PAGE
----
All "charts or graphs" can [or will be] "normalized" to display an idea or position.
    Given that both the show "meltdown" and this paper, have measured temp increases from 1860 and the increase in CO2, I would expect the graphs to correlate. If not in the vertical scale, at least in the shape of the line on the graph.
    The "meltdown" shows a much steeper slope, which could just be the vertical scale [that isn't clear in the show]. Assuming this paper's graph has a different scale, I don't see the same variation in Green house gases and temps that is shown in the show and here: http://news.bbc.co.uk/1/hi/sci/tech/3569604.stm
    There seems to be some debate over this curve:
    http://www.worldclimatereport.com/index.php/2005/03/03/hockey-stick-1998-2005-rip/
    and http://www.realclimate.org/index.php?p=11
    But even in these the curve from 1860 to now doesn't agree with those in: http://www.cyberium.co.uk/downloads/Journal of Geoclimatic Studies.pdf
     
  14. veryoldschool

    veryoldschool Lifetime Achiever Staff Member Super Moderator DBSTalk Club

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    While I may not agree with you on some [many?] things, this is definitely one that we do.
    Now I find "the shoe on the other foot". Do you really think in 25 years [or more] that man could cause enough pressure deep enough to have any effect in the earth's crust?
    Being "in the middle", I'm staying away from both extreme positions, and trying to find the merit in each side.
     
  15. Stewart Vernon

    Stewart Vernon Roving Reporter Staff Member Super Moderator DBSTalk Club

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    Honestly, I'm not sure... but it just sounds like a problem waiting to happen if implemented. Also, it is not unlike the garbage dumps where we bury problems only to find out stuff seeps into groundwater eventually and causes some nastiness. IF fossil-fuel burning is really and truly going to kill us off with global climate changes that cause disasters... it seems to me that burying the emissions would only delay the problem, plus what happens if suddenly those pockets burst and all that CO2 is released at one swoop. IF it is bad in small doses, it would be worse in quantity. This is just further evidence to me that even the folks who seem to believe in the same global warming problem have conflicting ways of "solving" the problem.

    While it may seem like I waffle sometimes, I try not to :) I'll never go so far as to say we cannot or do not have an effect on our environment, because we most certainly do... simply by existing we interact and affect things.

    What I'm nervous about are folks that draw conclusions that may become regrettable ones in the future... and perhaps being pressured to take actions now that might be mistakes in the future.

    Since we have a doctor in the house... I also was just remembering how there was a time when the modus operandi was to take out tonsils "just because" and also some folks were having appendectomies even when nothing was wrong with their appendix. On the cancer front, there have also been documented cases (saw a special on PBS once not long ago) where people had surgery to remove what turned out to be benign tumors only to have it result in a spread of more malignant ones.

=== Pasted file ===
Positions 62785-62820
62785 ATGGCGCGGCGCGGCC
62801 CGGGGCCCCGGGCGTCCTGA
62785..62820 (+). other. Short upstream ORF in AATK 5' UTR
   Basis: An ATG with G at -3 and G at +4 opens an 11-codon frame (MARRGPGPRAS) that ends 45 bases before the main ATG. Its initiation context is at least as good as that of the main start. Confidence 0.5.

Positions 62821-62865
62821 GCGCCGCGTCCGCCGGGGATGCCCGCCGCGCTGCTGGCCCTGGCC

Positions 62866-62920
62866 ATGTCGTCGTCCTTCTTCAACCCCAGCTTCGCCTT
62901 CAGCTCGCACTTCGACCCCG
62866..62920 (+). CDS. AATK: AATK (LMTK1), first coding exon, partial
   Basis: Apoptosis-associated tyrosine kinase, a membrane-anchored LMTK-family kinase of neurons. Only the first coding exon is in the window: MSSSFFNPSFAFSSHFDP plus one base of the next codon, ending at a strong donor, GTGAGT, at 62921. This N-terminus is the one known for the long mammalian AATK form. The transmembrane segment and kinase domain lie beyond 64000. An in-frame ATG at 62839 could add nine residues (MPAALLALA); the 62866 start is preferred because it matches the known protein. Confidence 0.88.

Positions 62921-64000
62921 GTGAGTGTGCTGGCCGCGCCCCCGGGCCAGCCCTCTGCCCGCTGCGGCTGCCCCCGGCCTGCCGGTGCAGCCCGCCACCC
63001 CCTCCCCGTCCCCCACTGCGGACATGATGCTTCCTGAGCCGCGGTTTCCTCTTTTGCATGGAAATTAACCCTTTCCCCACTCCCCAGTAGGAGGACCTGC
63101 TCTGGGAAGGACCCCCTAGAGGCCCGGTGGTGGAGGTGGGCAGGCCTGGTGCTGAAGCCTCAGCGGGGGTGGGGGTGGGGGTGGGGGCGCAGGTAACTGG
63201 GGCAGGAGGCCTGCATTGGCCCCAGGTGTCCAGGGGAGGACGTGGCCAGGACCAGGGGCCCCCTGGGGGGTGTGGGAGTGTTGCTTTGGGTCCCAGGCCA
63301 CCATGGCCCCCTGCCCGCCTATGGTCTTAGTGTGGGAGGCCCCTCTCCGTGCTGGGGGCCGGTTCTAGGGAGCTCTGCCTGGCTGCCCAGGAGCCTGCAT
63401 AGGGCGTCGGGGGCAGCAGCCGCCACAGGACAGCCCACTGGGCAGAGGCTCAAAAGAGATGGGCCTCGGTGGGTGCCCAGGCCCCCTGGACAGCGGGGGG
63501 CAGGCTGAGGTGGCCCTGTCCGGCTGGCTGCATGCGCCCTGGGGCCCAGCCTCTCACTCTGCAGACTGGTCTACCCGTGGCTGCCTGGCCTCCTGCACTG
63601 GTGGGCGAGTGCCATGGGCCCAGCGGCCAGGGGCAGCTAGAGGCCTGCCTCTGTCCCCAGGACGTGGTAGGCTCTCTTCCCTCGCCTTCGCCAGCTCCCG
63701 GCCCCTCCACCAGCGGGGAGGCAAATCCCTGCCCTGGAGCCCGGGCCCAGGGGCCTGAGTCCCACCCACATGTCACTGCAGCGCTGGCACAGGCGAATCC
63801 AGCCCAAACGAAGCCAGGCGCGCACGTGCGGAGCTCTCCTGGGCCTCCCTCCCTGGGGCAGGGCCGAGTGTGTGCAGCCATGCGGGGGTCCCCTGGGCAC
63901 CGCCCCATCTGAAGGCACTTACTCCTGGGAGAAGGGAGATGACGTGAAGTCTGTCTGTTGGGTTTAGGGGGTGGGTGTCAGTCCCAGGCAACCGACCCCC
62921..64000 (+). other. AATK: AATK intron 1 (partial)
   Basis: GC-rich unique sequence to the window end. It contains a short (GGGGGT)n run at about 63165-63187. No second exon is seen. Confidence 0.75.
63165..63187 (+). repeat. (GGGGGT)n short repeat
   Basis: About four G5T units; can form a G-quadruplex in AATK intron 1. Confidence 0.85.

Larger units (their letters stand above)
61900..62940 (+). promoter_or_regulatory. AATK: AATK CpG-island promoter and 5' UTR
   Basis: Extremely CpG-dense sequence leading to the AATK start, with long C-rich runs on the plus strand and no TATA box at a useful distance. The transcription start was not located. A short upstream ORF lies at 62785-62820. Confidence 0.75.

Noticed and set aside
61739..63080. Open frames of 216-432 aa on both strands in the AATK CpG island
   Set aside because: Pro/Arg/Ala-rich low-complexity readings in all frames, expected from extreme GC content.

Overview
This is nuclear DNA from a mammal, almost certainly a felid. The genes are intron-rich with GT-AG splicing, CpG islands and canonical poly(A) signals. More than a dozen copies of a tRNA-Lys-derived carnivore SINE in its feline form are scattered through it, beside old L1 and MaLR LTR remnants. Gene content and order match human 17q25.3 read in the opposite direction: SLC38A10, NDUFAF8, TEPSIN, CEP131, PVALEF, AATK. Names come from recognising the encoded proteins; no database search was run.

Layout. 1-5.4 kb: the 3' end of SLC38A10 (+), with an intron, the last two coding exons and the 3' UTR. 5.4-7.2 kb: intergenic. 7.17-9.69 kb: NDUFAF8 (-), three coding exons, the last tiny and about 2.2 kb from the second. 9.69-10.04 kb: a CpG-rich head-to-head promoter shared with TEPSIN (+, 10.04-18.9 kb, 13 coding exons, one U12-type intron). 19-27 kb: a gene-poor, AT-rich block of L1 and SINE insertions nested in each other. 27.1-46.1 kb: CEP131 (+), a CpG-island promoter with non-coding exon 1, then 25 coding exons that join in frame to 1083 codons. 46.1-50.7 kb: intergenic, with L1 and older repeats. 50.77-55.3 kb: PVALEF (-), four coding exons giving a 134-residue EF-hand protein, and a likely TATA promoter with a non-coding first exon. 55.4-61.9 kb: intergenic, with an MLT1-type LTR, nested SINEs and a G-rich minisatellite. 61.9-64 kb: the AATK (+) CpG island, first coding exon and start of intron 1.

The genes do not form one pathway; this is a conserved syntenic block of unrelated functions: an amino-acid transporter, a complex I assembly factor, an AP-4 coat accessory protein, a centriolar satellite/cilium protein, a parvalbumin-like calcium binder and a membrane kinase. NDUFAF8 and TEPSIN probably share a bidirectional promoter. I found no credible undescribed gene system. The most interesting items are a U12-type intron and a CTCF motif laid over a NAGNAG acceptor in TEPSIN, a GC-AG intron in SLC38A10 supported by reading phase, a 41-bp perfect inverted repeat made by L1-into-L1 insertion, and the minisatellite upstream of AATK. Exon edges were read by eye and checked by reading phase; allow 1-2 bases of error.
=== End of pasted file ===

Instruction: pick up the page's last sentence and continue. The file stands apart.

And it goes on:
Sometimes even folks with good intentions (remember how the road to hell was paved after all) can cause harm by jumping to conclusions.
     
  16. txtommy

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    Wouldn't we feel even more stupid if we had a chance to do something and instead ignored the situation, as many here are proposing. Sure some suggestions will be off the wall and unworkable, but that doesn't mean that everyones idea shouldn't at least be given some consideration.

    Is putting CO2 under the earth (not at high pressure) any worse than creating vast caverns by pumping all the oil and natural gas out? How about replacing one with the other?

    For those who deny that man is capable of contributing to global warming, then the opposite should also be considered true. If we can't hurt the situation in either way, then what is the harm. If it is true that we are contributing to global warming then it should also be true that we can do something to reverse the damage done. The sooner we do this the better. Not knee-jerk responses but well thought out ideas, some of which may start out as off-the-wall ideas with just a glimmer of a good idea.
     
  17. veryoldschool

    veryoldschool Lifetime Achiever Staff Member Super Moderator DBSTalk Club

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    We both seem to be old enough to remember how "man can be wrong".
     
  18. txtommy

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  19. rlgold88

    rlgold88 Godfather

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    Take a look at this site http://atmoz.org/blog/2007/11/21/arctic-sea-ice-returns-fast/
    Doe this mean global cooling; no but it points to cycles